FTP Script! lesson: using the new features in v3.1

Syncplify.me FTP Script! version: 3.1.0+

FTP Script! v3.1.0.50, released earlier today, comes with a bunch of new features and functions to simplify some tasks related to the management of local files. In fact, it’s not just about transferring files to/from FTP servers… what you do with those files after/before you upload/download them to your local disk also matters!

In earlier versions of FTP Script! the FileCopy function, for example, was very limited. It could copy only one file at a time, and it had no support for wildcard file masks. In v3.1 we greatly improved it, and you can now use it this way:

The third parameter (set to true in the example here above) determines whether the function should overwrite the destination file(s) if it/they already exist.

The new FileMove function is parametrically identical to the FileCopy function, only it moves files instead of copying them. When a file is successfully moved, it will only be present in the destination folder, and won’t be present anymore in the original folder. Here’s a sample code that shows how to use the FileMove function:

A slightly more complex (but majorly useful) addition to v3.1 is the brand new FileEnum function. As the name suggests, this function enumerates (tech jargon for “lists”) all files in a directory, matching certain search criteria that can include wildcards. This function requires an object of type TStringList to hold the results of the search, and features an optional Recursive parameter to specify whether the search should be performed only in the specified directory or its subdirectories should also be included. Here’s an example:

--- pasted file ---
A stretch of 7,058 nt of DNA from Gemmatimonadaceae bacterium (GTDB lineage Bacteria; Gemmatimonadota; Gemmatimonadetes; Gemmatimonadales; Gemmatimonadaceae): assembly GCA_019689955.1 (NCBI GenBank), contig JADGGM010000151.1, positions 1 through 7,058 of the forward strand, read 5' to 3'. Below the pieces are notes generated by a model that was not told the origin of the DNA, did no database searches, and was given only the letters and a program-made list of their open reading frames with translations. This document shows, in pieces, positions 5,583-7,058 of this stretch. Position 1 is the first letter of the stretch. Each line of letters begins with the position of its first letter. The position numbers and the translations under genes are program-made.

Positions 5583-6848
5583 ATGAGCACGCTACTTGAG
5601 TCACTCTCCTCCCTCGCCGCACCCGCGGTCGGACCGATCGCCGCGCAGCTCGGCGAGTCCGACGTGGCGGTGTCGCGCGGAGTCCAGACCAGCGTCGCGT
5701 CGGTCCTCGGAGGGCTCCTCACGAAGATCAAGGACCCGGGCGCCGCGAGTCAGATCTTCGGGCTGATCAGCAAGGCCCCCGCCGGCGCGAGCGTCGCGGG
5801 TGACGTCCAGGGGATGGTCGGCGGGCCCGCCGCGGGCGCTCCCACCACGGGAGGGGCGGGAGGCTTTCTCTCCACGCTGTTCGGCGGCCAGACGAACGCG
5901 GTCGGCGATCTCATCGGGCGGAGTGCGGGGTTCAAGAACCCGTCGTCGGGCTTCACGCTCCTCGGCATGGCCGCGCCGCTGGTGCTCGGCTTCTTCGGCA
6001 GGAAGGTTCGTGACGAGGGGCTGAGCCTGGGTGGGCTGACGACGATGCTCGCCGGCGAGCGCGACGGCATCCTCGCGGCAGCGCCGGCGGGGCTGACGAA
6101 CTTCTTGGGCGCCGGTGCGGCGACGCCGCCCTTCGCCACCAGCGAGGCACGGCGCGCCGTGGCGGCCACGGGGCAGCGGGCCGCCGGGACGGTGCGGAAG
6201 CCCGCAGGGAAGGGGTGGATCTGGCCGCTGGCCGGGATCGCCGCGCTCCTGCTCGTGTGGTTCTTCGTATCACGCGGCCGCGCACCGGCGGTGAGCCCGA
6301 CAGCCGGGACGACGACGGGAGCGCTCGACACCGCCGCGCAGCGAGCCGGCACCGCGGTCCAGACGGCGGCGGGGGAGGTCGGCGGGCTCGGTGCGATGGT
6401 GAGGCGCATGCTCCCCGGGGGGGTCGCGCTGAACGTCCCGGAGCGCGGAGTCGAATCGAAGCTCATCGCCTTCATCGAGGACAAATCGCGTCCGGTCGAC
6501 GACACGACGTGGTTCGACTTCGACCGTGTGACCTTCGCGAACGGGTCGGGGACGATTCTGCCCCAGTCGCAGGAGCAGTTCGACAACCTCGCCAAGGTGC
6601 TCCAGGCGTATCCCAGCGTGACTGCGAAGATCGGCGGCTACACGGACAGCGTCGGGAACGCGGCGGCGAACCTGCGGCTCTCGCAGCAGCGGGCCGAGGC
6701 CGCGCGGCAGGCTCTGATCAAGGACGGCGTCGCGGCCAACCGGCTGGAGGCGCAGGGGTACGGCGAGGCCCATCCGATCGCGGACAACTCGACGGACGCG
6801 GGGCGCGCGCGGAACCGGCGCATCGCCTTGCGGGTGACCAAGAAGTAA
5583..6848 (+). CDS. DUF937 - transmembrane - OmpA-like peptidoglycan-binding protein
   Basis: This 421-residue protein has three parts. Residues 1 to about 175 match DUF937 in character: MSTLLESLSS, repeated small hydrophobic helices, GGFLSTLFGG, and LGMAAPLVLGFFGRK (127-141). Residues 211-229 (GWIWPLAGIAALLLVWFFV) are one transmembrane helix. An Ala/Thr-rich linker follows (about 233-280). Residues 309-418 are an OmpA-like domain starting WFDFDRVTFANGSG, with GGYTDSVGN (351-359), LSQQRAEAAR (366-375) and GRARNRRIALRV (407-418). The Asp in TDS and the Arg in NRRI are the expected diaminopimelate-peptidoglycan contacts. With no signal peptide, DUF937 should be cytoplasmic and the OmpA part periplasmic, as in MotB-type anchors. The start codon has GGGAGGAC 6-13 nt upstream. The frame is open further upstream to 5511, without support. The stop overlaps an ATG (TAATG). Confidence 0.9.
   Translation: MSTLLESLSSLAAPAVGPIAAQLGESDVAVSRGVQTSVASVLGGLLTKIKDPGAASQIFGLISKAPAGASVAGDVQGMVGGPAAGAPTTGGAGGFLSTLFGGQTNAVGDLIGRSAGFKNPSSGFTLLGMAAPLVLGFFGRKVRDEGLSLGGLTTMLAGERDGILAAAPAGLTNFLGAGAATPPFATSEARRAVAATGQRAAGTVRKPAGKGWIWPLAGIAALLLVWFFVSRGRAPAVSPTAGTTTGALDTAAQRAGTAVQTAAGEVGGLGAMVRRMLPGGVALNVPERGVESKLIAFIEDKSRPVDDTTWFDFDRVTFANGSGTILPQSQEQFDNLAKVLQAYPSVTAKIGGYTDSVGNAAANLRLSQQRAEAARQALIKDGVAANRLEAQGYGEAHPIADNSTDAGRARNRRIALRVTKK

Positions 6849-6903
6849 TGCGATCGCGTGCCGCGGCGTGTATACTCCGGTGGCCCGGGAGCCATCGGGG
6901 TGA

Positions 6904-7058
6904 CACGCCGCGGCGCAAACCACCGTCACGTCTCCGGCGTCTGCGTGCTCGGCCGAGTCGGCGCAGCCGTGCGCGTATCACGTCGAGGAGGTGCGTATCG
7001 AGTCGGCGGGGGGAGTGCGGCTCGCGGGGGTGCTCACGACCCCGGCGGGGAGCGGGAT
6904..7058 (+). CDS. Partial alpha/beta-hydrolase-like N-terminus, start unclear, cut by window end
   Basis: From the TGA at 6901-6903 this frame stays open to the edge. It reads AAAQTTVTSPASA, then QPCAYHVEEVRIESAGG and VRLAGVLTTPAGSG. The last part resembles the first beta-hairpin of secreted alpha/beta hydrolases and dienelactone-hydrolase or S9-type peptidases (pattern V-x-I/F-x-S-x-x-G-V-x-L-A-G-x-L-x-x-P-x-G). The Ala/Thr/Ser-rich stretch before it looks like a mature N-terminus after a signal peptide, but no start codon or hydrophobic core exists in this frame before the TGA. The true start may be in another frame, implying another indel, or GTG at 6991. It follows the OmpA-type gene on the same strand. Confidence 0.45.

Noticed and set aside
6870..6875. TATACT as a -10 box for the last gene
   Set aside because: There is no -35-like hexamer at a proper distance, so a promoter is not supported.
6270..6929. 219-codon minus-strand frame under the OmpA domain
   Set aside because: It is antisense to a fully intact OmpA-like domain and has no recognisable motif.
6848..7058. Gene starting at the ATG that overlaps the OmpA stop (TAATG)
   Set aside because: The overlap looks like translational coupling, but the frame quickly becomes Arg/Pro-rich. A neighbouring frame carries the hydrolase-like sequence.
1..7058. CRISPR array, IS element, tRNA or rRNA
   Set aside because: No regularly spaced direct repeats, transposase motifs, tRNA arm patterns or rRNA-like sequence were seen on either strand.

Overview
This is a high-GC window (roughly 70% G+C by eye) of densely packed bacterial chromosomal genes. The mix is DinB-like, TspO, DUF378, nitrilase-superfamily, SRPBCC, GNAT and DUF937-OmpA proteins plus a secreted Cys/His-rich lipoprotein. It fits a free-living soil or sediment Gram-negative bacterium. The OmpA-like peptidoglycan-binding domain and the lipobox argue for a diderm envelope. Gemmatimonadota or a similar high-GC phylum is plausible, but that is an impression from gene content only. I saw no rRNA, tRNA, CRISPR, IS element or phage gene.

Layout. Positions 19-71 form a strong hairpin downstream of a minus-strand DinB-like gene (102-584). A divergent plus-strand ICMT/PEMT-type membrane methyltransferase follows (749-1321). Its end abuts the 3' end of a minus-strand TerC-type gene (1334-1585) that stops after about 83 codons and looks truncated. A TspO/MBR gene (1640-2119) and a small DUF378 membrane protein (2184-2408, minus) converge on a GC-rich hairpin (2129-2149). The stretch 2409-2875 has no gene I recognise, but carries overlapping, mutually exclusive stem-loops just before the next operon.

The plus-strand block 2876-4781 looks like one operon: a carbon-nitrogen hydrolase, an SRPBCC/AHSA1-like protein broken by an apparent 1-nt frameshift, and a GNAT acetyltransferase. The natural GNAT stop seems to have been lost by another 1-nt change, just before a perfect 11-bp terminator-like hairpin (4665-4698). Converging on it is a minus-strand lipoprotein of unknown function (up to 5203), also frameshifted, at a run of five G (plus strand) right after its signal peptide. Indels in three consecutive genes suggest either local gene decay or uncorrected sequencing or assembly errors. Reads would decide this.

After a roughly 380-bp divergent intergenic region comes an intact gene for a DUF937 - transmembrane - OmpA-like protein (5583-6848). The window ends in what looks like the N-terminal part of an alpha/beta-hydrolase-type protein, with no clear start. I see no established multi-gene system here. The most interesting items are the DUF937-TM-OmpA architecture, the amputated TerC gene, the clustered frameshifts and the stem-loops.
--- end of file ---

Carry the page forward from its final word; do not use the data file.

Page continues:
As you can see we have to create the DirList object (of type TStringList) ahead of time, and then pass it to the FileEnum function. The third parameter (set to true in the example above) tells the FileEnum function to include the subfolders of C:\Data in the search.

Once the search is complete, the DirList object will contain a list of strings, each item is the fully qualified file name (including full path) of a file matching the *.xml mask, that was found either in C:\Data or in any of its subdirectories.

Once we’re done working on it, the script is also responsible to free the memory used by the DirList object (see the call to DirList.Free).

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